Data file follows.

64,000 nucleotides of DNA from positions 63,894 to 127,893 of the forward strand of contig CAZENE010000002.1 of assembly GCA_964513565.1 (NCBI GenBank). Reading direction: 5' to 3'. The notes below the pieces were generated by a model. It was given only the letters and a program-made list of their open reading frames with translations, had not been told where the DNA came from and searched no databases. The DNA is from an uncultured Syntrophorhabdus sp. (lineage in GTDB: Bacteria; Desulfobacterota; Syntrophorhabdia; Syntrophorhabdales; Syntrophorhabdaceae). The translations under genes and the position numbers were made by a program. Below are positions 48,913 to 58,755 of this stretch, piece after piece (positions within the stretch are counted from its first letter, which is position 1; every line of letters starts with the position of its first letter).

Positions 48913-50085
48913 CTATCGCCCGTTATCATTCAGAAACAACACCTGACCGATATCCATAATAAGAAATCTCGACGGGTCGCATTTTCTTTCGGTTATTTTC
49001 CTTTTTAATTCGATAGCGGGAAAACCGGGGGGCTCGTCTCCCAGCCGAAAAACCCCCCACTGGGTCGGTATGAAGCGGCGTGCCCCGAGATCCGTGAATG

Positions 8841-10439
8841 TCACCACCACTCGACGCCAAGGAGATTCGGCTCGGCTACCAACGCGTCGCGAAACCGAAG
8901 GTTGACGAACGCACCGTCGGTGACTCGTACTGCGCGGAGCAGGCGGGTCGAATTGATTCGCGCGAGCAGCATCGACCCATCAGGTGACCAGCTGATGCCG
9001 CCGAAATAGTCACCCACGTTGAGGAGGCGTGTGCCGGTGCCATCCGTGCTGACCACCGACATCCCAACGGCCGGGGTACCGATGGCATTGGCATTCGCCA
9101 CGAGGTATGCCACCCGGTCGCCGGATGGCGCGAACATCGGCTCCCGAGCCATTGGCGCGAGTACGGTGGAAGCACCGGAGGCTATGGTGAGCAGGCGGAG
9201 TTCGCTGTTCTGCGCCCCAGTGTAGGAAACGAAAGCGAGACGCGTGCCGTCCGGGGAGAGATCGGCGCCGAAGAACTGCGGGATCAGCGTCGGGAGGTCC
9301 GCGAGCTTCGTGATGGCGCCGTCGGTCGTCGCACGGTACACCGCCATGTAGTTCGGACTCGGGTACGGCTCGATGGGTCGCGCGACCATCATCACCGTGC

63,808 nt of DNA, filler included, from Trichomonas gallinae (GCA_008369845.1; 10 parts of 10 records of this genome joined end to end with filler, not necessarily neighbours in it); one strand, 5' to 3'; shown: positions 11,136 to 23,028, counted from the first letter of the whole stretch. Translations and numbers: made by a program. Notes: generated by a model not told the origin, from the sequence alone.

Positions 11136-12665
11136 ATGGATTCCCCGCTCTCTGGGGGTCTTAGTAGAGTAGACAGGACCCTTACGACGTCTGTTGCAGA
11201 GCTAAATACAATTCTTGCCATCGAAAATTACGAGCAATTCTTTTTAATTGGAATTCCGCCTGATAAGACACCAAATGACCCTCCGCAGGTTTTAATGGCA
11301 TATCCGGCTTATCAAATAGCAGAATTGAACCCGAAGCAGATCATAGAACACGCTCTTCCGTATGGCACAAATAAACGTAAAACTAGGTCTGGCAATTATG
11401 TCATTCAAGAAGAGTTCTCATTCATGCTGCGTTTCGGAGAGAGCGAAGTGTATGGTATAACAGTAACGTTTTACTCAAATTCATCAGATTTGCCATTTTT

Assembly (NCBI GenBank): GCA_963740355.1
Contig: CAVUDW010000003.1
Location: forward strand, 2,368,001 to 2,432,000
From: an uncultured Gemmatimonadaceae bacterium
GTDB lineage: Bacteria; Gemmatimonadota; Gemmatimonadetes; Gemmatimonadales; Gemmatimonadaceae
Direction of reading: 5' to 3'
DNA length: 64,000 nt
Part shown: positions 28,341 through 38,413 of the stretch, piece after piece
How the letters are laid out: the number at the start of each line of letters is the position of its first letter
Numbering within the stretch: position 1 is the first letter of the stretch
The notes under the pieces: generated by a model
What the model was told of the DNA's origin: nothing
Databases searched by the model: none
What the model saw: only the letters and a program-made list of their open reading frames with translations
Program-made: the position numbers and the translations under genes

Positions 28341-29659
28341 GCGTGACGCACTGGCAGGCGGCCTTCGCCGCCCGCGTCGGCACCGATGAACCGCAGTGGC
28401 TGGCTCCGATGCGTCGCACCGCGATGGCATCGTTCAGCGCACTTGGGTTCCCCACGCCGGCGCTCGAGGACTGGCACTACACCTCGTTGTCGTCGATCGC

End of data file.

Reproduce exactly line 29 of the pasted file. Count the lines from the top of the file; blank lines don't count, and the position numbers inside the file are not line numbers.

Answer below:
What the model was told of the DNA's origin: nothing